I don’t know about you, but I think Sega has been having a few really awesome years packed with mostly high-quality releases, HD upgrades (Bayonetta and Vanquish on PC are superb must-buys) and yep, even Sonic the Hedgehog blazing and bouncing back to his former 90’s glory. The latest big deal game, Fist of the North Star: Lost Paradise, is from the studio that makes the stellar Yakuza series and uses that game’s versatile engine to great effect.
I finally got around to playing the demo and yes, am currently downloading the full game as we speak. I’m still plowing through the enormously entertaining and borderline brilliant Valkyria Chronicles 4 (I should have a review up by Friday or Saturday) and I still haven’t gotten to the Sega Ages stuff on the Switch yet. Yeah, that will get sorted soon enough, but today, I’m going to be making some people dance for a bit (well, not quite like this, though):
While Sega could have done a basic HD remaster of the original 2005 Yakuza game and gotten away with it, they thankfully did a great deal more with a full-on remake running at 1080p and a pretty solid 60fps. Yakuza Kiwami is a total hoot that, while packing in a few old-school problems, makes for quite a hilarious and always entertaining game experience.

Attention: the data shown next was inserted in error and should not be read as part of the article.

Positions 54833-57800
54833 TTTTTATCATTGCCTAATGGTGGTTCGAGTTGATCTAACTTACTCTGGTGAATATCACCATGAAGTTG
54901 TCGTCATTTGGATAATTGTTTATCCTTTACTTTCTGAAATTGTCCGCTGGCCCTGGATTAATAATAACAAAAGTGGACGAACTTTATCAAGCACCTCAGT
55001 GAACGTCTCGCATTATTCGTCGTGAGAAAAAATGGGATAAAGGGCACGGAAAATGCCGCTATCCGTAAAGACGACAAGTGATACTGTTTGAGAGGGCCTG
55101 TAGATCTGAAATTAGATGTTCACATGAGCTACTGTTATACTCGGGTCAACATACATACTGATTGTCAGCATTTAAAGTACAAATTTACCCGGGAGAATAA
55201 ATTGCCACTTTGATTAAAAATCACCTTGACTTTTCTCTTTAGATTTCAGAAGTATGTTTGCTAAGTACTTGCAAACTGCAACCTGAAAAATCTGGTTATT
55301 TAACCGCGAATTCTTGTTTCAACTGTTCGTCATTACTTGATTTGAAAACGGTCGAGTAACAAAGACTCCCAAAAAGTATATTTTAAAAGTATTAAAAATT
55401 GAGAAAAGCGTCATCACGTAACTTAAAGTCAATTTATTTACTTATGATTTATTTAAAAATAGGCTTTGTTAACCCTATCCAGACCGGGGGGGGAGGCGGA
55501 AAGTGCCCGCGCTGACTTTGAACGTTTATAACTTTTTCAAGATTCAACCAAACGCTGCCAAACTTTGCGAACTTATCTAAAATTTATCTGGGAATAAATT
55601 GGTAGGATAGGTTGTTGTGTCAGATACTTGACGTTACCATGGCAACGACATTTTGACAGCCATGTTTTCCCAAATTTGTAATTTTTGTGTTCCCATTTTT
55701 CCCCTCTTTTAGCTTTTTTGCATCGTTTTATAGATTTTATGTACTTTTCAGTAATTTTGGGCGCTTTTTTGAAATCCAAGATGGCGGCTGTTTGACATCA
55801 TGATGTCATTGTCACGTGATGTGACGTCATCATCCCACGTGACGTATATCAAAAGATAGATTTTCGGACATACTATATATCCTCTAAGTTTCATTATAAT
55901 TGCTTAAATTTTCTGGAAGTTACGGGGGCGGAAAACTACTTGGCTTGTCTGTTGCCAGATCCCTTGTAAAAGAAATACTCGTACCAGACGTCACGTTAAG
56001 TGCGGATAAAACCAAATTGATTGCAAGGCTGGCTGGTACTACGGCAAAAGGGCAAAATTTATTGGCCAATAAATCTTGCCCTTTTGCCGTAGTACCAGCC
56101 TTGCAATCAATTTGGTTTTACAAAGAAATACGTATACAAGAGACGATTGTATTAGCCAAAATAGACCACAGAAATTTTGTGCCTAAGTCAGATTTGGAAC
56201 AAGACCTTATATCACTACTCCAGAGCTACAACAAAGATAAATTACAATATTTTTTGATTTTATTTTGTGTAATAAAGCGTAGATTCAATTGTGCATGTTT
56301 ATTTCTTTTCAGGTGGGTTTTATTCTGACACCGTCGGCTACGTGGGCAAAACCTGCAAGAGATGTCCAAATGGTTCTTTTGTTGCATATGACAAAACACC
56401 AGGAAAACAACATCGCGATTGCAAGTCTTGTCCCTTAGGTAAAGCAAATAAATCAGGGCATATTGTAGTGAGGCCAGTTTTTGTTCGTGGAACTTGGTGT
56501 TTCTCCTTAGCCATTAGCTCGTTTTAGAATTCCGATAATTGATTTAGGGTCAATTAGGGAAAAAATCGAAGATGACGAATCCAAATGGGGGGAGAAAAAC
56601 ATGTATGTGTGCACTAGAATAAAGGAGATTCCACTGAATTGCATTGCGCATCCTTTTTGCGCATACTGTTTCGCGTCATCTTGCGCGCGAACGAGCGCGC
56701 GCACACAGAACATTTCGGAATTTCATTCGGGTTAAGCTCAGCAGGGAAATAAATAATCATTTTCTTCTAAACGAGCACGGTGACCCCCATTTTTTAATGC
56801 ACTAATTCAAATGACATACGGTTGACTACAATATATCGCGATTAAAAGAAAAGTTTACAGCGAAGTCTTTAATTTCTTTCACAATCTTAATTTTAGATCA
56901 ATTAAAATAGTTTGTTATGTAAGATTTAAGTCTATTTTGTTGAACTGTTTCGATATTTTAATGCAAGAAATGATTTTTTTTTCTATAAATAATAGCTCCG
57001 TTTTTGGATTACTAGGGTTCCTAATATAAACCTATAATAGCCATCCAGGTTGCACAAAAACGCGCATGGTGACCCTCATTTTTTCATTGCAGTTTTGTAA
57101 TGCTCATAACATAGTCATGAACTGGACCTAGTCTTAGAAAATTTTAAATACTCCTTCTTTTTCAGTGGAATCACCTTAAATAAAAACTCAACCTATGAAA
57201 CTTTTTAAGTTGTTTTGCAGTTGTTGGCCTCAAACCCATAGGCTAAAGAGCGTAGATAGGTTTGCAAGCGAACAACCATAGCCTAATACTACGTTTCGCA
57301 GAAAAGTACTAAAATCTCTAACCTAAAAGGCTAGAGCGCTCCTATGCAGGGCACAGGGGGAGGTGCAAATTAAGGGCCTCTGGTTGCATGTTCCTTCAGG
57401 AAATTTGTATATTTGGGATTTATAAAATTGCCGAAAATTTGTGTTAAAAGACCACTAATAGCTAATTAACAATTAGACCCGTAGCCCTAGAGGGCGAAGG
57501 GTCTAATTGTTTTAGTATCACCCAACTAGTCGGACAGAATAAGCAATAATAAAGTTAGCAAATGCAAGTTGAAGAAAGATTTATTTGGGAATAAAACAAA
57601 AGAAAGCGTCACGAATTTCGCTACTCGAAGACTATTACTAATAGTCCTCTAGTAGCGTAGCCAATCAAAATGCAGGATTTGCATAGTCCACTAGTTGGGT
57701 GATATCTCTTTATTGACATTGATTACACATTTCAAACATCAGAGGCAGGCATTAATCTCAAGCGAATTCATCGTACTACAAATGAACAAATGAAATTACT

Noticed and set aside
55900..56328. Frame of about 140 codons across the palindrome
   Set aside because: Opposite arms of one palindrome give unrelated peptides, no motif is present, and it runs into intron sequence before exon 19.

From over the top (and none to complex, thank you) combat to plenty of mature content snipped from the earlier North American PS2 version or added specifically to this version, it’s just good to see this game hold up as well as it does and remain mostly a blast to play. “Mostly” gets a point here thanks to the camera getting wacky in tight places and a few instances where the older game’s plot wonkiness step into the update and keep a few elements a bit confusing. Overall, though – the game is makes for a really great time from its opening moments.
Thanks again, Sega! Known as Ryū ga Gotoku OF THE END in Japan, this offbeat (and more action-oriented) side story to the long-running franchise known as Yakuza in the west will be hitting the PS3 in March 2012. The game uses the same engine and locations found in the PS3 Yakuza games, adds plenty of zombies to the mix and lets players take on the roles of four characters as they try and put an end to the undead plague. No doubt Sega of America will get this out with as few changes as possible, as the US version of Yakuza 4 was a more solid game than the thanks to the wise decision to NOT chop out some of the more, shall we say, “controversial” content. I’m guessing this may show up at a press event at some point. If it does, I’ll get a hands-on preview up.